One of GEITP’s (many) ongoing themes is the Great Human Diaspora –– i.e. when and how the Homo genus arose, when and how at least 25 different “fits and starts” of new branches arose/diverged and lived for tens of thousands of years before becoming extinct (and how much did the climate and diet affect their genomes along the way), and when and how the Neaderthals, Denisovans, Homo sapiens (“modern humans”) and (perhaps other sublines?) arose and migrated out of (and sometimes back into) Africa, constantly being challenged by their environment (climate, diet, social conflicts, cross-breeding). GEITP has stayed almost exclusively with molecular biology and genetics (DNA sequence) and epigenetics. Therefore, these articles [attached as one continuous file] are a bit divergent from that theme because these data are in the field of paleo-anthropology and anatomy.
Modern Homo sapiens share certain skeletal features that can also be recognized in fossil remains –– these include “a high, rounded braincase (the part of the skull surrounding the brain), a small face tucked beneath it, and small, separated brow ridges (bone ridges above the eye socket).” Our understanding of episodes in human evolution is mainly based on fossils, radicarbon- and thermoluminescence-dating of nearby rocks/soil, and available DNA for sequencing. However, gaps in our knowledge remain, as far as when and where H. sapiens evolved from ancestral humans within the genus Homo. Authors (in the first of the two full-length attached articles) describe the earliest known H. sapiens fossils, and present an analysis of the size and shape of these remains. Accompanying thermoluminescence-dating evidence is provided by authors (in second of the two full-length articles), which underscore data in the first article.
The fossils, excavated with associated stone tools, provide crucial information about early steps in the evolution of H. sapiens. Fossil remains indicate that early modern
H. sapiens were present in Africa from about 200,000 years ago, and these individuals had an anatomy similar to that of humans today. However, DNA analyses of living people and fossils suggest that our lineage diverged from that of our closest relatives –– the Eurasian Neanderthals and Denisovans –– more than 500,000 years ago (i.e. considerably earlier than the first recognizable early modern H. sapiens). This could imply that earlier members of the H. sapiens lineage existed, members that had features predating emergence of the full suite of modern skeletal traits, and that instead had a preponderance of primitive, rather than modern, features. Until now, it has been difficult to identify such fossils.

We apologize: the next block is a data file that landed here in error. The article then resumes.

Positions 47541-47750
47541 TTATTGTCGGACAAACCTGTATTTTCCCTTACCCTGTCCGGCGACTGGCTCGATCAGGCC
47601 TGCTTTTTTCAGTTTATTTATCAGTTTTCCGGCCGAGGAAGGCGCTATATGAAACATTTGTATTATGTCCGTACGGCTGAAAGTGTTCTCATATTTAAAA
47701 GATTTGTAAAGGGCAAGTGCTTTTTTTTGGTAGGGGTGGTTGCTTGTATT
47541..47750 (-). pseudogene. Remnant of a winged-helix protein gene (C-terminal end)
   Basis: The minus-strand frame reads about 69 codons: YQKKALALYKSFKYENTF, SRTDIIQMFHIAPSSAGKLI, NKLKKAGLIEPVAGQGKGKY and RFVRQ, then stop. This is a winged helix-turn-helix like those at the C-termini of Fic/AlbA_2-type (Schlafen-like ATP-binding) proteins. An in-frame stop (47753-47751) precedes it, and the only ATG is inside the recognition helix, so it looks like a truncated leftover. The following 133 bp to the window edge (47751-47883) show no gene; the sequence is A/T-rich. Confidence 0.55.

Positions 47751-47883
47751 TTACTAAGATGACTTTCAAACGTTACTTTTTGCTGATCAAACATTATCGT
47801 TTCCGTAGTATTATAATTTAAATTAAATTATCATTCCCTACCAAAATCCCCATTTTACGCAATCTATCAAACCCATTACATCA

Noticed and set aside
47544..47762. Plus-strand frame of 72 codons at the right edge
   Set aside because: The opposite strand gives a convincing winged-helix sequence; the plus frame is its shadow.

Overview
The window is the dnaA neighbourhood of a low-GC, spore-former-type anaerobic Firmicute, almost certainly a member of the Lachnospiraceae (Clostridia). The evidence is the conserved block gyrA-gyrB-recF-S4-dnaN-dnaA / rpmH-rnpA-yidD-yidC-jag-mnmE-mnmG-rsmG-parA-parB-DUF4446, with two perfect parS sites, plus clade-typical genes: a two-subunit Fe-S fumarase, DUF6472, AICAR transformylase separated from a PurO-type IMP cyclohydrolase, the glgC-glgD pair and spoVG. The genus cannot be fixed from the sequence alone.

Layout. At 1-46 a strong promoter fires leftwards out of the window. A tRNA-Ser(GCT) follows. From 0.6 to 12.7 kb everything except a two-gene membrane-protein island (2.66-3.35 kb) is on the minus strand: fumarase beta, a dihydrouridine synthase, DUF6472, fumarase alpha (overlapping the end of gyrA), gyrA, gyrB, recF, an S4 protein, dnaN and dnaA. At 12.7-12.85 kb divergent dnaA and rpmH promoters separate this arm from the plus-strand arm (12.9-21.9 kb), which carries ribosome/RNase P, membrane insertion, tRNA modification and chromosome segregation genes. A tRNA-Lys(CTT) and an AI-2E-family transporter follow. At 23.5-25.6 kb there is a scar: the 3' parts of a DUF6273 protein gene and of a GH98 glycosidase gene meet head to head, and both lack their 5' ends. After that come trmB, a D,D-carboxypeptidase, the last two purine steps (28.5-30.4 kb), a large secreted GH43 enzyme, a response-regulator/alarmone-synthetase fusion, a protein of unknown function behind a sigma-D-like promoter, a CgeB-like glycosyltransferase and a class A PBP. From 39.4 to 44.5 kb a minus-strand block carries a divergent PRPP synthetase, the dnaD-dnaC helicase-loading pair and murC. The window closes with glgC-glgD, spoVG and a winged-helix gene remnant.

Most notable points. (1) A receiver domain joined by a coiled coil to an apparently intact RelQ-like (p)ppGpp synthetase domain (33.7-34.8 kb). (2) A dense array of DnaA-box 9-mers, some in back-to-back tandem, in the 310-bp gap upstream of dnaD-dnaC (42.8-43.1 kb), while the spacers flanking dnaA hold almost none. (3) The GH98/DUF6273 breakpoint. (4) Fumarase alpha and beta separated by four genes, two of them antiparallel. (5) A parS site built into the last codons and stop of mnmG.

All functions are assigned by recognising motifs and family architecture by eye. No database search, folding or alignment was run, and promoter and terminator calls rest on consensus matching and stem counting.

Human fossils, recovered from Morocco in 1961 and 1962, had been called “African Neanderthals” and were estimated to be about 40,000 years old. One skull was reported in 1970s, however, to be quite distinct from that of Neanderthals and more closely resembled that of H. sapiens. A child’s jaw was found at the site in 1968, and analysis of the teeth indicated a modern-looking growth pattern; this was significant because modern humans mature more slowly, and over a longer period of time, than was the case for primitive humans such as Homo erectus and Neanderthals. Furthermore, this specimen was dated to ~160,000 years ago. Because more-modern-looking human fossils had been found in East African sites of similar age, the view had persisted that the Jebel Irhoud (Morocco) fossils were “marginal in their location in Africa and peripheral to the origins of H. sapiens.”
Authors of both full-length papers calculated the richest African Middle-Stone-Age hominin site to have an age of 315 ± 34 thousand years ago, also showing that the evolutionary processes behind the emergence of H. sapiens involved the entire African continent. Further support is obtained through the recalculated uranium series with electron spin resonance date of 286 ± 32 thousand years ago for a tooth from one Irhoud hominin mandible. These ages are also consistent with the fauna and microfauna assemblages and almost double the previous age estimates for the lower part of these deposits. The emergence of our species, and emergence of the Middle Stone Age, appear to be close in time, and these data suggest a larger scale –– potentially pan-African –– origin for both.
Nature 8 June 2o17; 546: 289–292, 293–296 (full articles) and 212–214 (News-N-Views)